The risks of increasing people’s access to over-the-counter medicines may outweigh the benefits, warn experts in this week’s BMJ.
They suggest that the safety of over-the-counter medicines should be kept under close review and that patients should be urged to report any adverse reactions.
Medicines are currently divided into classes that do or do not require prescription, write Robin Ferner, Director at the West Midlands Centre for Adverse Drug Reactions and Keith Beard, Consultant Physician at the Victoria Infirmary Glasgow.
Prescription only medicines are subject to a range of controls that are relaxed when medicines are made more freely available over the counter.
When deciding if a medicine should be reclassified to make it available over the counter, regulatory authorities must balance the benefits of easier access against the potential harm from unsupervised or inappropriate use.
Once medicines have been reclassified, they remain subject to safety review.
Patients, doctors and pharmacists can all benefit if medicines are available over the counter. For example, patients can call at a pharmacy any time rather than waiting to see a doctor, general practitioners no longer need to write prescriptions for minor ailments, and pharmacists can make better use of their professional skills.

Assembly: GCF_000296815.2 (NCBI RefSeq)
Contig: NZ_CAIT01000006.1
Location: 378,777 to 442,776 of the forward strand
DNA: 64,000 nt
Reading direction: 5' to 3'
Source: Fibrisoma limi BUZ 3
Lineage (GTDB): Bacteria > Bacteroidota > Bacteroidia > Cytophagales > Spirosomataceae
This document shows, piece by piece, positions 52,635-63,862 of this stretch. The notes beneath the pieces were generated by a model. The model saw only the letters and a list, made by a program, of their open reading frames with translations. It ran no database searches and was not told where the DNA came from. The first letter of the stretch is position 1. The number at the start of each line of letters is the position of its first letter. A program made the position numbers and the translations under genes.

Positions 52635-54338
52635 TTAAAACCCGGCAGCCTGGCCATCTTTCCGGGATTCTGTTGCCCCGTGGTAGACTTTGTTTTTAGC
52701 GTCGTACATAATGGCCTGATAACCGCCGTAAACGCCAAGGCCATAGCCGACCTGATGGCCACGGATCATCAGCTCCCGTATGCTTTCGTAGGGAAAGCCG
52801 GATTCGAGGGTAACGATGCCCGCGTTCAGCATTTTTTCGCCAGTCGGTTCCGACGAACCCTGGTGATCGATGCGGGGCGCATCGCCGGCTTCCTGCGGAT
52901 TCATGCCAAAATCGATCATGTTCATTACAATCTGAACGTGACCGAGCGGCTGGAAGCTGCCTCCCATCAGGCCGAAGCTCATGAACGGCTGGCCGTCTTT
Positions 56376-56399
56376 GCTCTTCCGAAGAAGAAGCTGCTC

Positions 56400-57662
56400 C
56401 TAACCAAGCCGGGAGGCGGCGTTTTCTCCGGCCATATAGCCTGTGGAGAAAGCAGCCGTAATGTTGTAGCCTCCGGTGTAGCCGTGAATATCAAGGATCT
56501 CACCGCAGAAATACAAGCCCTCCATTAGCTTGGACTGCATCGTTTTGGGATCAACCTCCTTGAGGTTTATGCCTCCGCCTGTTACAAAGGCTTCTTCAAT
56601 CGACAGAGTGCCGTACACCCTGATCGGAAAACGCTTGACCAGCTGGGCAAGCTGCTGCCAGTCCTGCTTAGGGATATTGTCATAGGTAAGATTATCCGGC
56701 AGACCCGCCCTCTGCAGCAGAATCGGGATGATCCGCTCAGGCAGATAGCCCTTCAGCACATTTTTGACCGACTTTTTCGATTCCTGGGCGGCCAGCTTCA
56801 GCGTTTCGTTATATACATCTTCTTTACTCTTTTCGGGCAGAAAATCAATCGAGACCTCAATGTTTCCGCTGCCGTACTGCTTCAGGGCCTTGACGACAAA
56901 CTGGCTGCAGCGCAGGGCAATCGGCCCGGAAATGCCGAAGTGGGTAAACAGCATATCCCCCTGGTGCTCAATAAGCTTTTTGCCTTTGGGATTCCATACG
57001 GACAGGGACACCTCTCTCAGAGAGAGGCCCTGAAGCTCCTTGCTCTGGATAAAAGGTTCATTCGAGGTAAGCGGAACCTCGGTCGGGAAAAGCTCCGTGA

Drug companies and retail pharmacies can also expect to benefit commercially from reclassification of medicines as over the counter.
However, there are worries about over-the-counter medicines, say the authors. For instance, a patient who makes the wrong diagnosis and uses an inappropriate over-the-counter medicine may present late with a potentially serous but treatable condition. Prescribers also have no opportunity to reinforce instructions for safe use as they can with prescribed medicines.
Regulators can reduce the potential for harm of over-the-counter medicines by specifying the concentration, dose, or pack size that a pharmacist can supply without prescription. However some drugs, such as statins, are probably less effective in low doses than in the higher doses usually prescribed.
Internet shopping now also makes it straightforward, if risky, to order medicines without involving a doctor or pharmacist in the decision. The Royal Pharmaceutical Society of Great Britain estimates that two million Britons obtain their medicines that way.
So what needs to be done to increase the safety of over-the-counter medicines, ask the authors"
The safety of over-the-counter medicines has to be continually reviewed, even though this is difficult in practice, they say. Since healthcare professionals may not be involved, we have to rely on patients to report adverse effects. A new website allowing patients to report adverse drug reactions to the UK Yellow Card scheme could be helpful.
Regulators should also ask for clearer evidence of benefit at the over-the-counter dose if this is lower than the dose usually prescribed, they conclude.
Source: British Medical Journal
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